40 Web Design Tips & Mistakes To Avoid...
This list is a basic guideline for anyone new to Web Design or building a website and most of them are just common sense, plus a couple are just my personal opinion but I hope you find it useful.
Another good idea (especially for newbies) is to look at other websites and get an idea first of what you like and don't like before you begin planning or building your own website.
40 Web Design Tips
1./ Plan your site's layout / structure - Good layout is an important ingredient of Web Design. You should draw up & plan your site on paper first, & carefully think what you want / need to include, and where everything will reside within the site too. This should also help ensure your site is easier to navigate (see next point) & that you don't overlook things.
2./ Navigation - Make sure your website can be navigated easily: Just because you know your way around your site blindfolded & drunk, don't expect a visitor to be able to - look at your sites structure & navigation from a visitors perspective & ask yourself whether it is well laid-out & is easy for a new visitor to find what they are looking for.
3./ List all the components you want before you begin: Make a list of all the elements / components you want or need to incorporate into your site - Such as eg: a Shopping Cart, Membership Component, Forum, Download Manager etc. As well as being a useful reference later on, this can help when choosing the type of website or CMS (Content Management System) & template design etc you will need. If you are outsourcing the job, it will be needed when getting a quote, & it helps ensure you don't forget anything too.
4./ Use "Related Articles"etc: Good Web Design isn't just about looks, it also needs to achieve the desired results (sales, readership, etc). So if your website doesn't have an in-built "Related Articles" component, install one - it's one of the best ways to "tempt" your visitors to read more pages (which is great for your site's overall statistics, and it should ensure your visitors spend more time on your site). It also is good for your bank-balance too - the more pages they look at, the more advertising they will see or the more chance you have to sell them something.....
5./ Make sure your main page (usually the homepage) is STUNNING: This doesn't mean it can't be functional or has to look like a art magazine, what I mean is make sure it looks as good as you can possibly make it whilst still being suitable for your market / business needs. The homepage is the most important page in any site, it's the Internet equivalent to a store's shop-front in the off-line world - Make it matter. Make it memorable. Make it tempting & attractive.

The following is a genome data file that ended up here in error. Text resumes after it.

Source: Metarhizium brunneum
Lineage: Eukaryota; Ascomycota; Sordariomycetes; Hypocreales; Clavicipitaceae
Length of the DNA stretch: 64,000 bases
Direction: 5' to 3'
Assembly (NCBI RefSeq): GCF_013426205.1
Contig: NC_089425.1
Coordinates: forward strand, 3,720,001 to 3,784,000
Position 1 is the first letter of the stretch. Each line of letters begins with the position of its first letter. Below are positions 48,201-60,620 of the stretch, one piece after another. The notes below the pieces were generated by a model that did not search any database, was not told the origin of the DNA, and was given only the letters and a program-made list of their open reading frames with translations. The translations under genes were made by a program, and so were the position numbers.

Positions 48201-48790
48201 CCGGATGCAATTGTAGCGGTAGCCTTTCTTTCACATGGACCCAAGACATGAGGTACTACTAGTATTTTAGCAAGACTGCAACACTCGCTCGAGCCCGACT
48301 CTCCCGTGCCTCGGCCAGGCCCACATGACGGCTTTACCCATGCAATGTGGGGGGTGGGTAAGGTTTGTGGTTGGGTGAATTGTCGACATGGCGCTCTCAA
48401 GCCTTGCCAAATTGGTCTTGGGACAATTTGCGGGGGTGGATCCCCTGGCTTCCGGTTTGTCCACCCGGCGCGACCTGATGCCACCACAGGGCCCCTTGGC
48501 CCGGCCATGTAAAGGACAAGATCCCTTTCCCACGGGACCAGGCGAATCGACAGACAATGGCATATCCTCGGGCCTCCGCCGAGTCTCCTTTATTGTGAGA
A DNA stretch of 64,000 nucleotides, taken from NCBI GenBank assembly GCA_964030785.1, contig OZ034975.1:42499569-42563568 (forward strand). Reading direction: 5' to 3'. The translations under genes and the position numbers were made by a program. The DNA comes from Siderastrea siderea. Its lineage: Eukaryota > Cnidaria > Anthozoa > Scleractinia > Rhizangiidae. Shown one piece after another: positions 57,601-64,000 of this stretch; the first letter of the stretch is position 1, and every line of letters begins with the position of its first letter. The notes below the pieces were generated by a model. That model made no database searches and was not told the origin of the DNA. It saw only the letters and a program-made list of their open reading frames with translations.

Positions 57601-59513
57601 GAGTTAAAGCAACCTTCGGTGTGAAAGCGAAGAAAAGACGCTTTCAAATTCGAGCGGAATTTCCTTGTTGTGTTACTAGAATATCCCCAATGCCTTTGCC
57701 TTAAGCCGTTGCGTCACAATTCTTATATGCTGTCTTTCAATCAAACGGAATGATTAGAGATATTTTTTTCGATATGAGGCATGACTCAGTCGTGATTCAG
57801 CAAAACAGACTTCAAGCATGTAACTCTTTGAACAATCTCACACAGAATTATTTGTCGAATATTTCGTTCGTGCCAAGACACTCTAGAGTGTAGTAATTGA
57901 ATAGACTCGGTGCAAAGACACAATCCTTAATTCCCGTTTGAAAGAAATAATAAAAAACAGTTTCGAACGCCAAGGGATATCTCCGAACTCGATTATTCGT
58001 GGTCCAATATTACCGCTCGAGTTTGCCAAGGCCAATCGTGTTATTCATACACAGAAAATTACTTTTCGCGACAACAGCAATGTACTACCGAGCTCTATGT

6./ Make sure the sites design / template style is appropriate: The style & colors you choose must be appropriate for your particular type of business. So even if secretly you like the Gothic-looking template or the magnificent color-changing super-trendy one, unless you're trying to sell to customers for whom that look will appeal to, don't go there.
7./ Avoid using images for menus: Use text links instead. They are better for SEO.
8./ Don't design advertisements to blend into content (so that they look like site content): Some web designers / webmasters do this because it increases the likelihood of someone clicking on ads (often clicked on by mistake.... and followed by a range of tasty words that I dare not print here....) however not only is it a sure-fire way to annoy your visitors & makes their experience of your site an unpleasant one, it is also against most advertisers guidelines / rules (such as Google's). You have been warned.
9./ (some) Landing Pages / Splash pages: Once upon a time these were common, and many Web Design "experts" insisted they were essential for e-commerce websites as they "forced" the visitor to see the high-pressure sales page in the hope that they would purchase or sign up etc under pressure - instead, most people today will simply leave & go elsewhere as we've been educated in the dangers of online scams by businesses using such pushy tactics as these. Thankfully they are being used less frequently today, and they are probably best left to history. It is important to note that I am not referring to all splash pages or landing pages (in fact, if done well they can greatly enhance your chances of making a sale), just ones which are tacky and or deceitful etc.
10./ Images - Do you have enough / too many? - No-one likes looking at a website that is dull & boring, nor do they want to spend time waiting 10 minutes for pages to load due to too many graphics - good Web Design is all about balance. Make your pages & your articles interesting by including some nice images (& optimize the images so that they load quickly), but don't over do it. You can also optimize the site in other ways to increase page loading speed - see point #11
11./ Speed up your site by optimizing it - There are a number of ways you can optimize your site to increase its speed - You can combine CSS files, use cache option on both your site & the components / modules within it, minify it, etc. You should also be aware that your choice of template can have an effect on your website's speed too....If you are a newbie / non technical, perhaps you should consider hiring an expert to help with this task, as compression techniques / compression applications can sometimes cause problems if you don't know what you are doing.